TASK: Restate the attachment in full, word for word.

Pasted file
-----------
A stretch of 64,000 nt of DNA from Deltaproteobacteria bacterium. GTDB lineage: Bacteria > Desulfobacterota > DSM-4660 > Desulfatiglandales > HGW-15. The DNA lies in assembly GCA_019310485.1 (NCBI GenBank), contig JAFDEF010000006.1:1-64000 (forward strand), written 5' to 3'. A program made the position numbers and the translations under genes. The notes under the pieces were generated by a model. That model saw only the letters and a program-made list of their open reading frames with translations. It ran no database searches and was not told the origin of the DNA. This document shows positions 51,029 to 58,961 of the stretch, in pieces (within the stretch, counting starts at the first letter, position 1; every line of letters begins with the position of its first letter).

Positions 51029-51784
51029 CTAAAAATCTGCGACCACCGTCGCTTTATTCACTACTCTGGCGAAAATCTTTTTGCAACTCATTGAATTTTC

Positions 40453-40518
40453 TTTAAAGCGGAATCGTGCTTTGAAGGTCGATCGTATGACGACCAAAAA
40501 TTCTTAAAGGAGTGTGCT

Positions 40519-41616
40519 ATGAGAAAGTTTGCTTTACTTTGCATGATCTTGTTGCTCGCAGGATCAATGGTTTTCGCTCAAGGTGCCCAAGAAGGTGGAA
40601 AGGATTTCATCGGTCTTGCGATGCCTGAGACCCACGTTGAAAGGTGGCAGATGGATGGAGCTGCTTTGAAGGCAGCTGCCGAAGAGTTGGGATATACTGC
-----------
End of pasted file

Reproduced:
A stretch of 64,000 nt of DNA from Deltaproteobacteria bacterium. GTDB lineage: Bacteria > Desulfobacterota > DSM-4660 > Desulfatiglandales > HGW-15. The DNA lies in assembly GCA_019310485.1 (NCBI GenBank), contig JAFDEF010000006.1:1-64000 (forward strand), written 5' to 3'. A program made the position numbers and the translations under genes. The notes under the pieces were generated by a model. That model saw only the letters and a program-made list of their open reading frames with translations. It ran no database searches and was not told the origin of the DNA. This document shows positions 51,029 to 58,961 of the stretch, in pieces (within the stretch, counting starts at the first letter, position 1; every line of letters begins with the position of its first letter).

Positions 51029-51784
51029 CTAAAAATCTGCGACCACCGTCGCTTTATTCACTACTCTGGCGAAAATCTTTTTGCAACTCATTGAATTTTC

Positions 40453-40518
40453 TTTAAAGCGGAATCGTGCTTTGAAGGTCGATCGTATGACGACCAAAAA
40501 TTCTTAAAGGAGTGTGCT

Positions 40519-41616
40519 ATGAGAAAGTTTGCTTTACTTTGCATGATCTTGTTGCTCGCAGGATCAATGGTTTTCGCTCAAGGTGCCCAAGAAGGTGGAA
40601 AGGATTTCATCGGTCTTGCGATGCCTGAGACCCACGTTGAAAGGTGGCAGATGGATGGAGCTGCTTTGAAGGCAGCTGCCGAAGAGTTGGGATATACTGC